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I have a clients Windows XP system that occasionally has errors relating to Windows delayed write failures when writing back to the server. This has been occurring intermittently over several months.

I have tried all the solutions to this I can find (they are many and varied), both relating to the client and the server systems, and nothing seems to get rid of it. So I have been looking for patterns that might help me determine the cause of the problem, and I think I may have found one...

When this error occurs, and I am in the process of trying to diagnose it (again), I am usually having to continuously cancel the Windows Update dialog telling me that an update has been installed, and asking me if I want to reboot now or later. Usually, when I am forces to give up again (I run out of time), I finish by rebooting the system (ask I was being asked to by the Windows Update). Then I don't usually see the problem again for a while, but when I do, the same Windows Update Installed, reboot now or later dialog is hanging around again.

Now I cannot have this system automatically reboot after installing an update, because it performing an important task that must not be interrupted just at any time Windows chooses to do an update. But I do not have access to be able to turn off the Windows Updates at the site either. (The term "Stuck between a rock and a hard place" comes to mind). So please don't respond with ideas like "reboot automatically after an update" or "turn off the update installation". If I had access to do these things, I would have done them already.

However: Is it possible that not rebooting after the update has been installed, may be the cause of the problems I am seeing?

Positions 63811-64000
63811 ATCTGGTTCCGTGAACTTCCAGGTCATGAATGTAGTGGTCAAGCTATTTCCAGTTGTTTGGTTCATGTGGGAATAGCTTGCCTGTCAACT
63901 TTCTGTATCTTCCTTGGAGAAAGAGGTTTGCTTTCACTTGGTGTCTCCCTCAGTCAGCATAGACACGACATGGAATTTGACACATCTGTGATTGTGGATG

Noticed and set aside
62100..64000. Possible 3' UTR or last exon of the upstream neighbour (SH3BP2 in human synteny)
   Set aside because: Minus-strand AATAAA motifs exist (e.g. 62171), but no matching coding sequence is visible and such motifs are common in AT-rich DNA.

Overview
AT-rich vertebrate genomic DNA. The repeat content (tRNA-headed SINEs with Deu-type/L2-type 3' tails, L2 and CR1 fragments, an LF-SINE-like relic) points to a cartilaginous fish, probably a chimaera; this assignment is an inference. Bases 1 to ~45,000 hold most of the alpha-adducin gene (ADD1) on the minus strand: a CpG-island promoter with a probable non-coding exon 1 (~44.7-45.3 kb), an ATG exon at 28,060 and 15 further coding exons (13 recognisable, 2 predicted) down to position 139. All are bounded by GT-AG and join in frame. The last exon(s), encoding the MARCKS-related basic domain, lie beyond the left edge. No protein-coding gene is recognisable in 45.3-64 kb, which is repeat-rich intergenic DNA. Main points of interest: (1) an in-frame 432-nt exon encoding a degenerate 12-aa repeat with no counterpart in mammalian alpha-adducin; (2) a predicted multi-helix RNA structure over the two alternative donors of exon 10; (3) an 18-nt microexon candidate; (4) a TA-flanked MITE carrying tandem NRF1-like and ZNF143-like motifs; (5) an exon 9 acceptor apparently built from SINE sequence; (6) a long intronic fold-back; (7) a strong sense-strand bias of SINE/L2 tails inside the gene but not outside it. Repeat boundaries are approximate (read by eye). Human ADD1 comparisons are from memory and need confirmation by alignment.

Alternatively: Does anyone have any unconventional ideas about what may be causing this problem (be assured that I have already pursued the half dozen or so conventional causes without success)?

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I've experienced intermittent delayed write failures writing to a local disk that turned out to be caused by a faulty SATA cable. When you say "writing back to the server," what server are you talking about?

If it's writing to a local disk, it is likely to be a hardware problem. If it's writing over the network, please provide more details about that.

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I don't believe delaying a reboot can cause any weirdness -- Microsoft isn't live-updating files at that point, which is why a reboot is required. From what I understand, there's a list of files being used that require updating which is saved out, and upon reboot the appropriate files are copied over and the system is updated.

How frequently are you having the update manager check for updates? If it occurs once every couple weeks, then something else related to your systems uptime may be causing your problem. If it's once every day or two (and the updates are actually that frequent), and you notice it happening right around the time the updates, then perhaps it is related.

Try checking the system and application error logs (Right-click My Computer, select Manager, select Event Viewer) and seeing if there are any related error messages around the time that your errors are occurring. You may find more information than is contained in an error dialog (if an error dialog is what you're seeing).

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Over-keen cleaner popping into the room with the servers, unplugging the hub/switch (accidentally) in order to plug in his/her vacuum?

User pulling out a network cable to plug in a laptop?

Some piece of old tat which is only used occasionally (e.g. a cheque printer) which throws out loads of interference which takes down the network (or part of it)?




UPS tests which take down circuits which run your switch?

Old hard disks which are on the way out?

SAN controllers which sulk every third Wednesday?

I think a bit more info on times of day, frequency of problem, and so on, might help.

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badgers? – Journeyman Geek Jul 2 '11 at 5:46

Write errors over network can be a lot of things, from overheating switches to faulty network connectors to software problems.

Make a list of all the problems you can find on Google and check everything.

You could reinstall the workstation but that could be a lot of trouble if you have to do 300 workstations.

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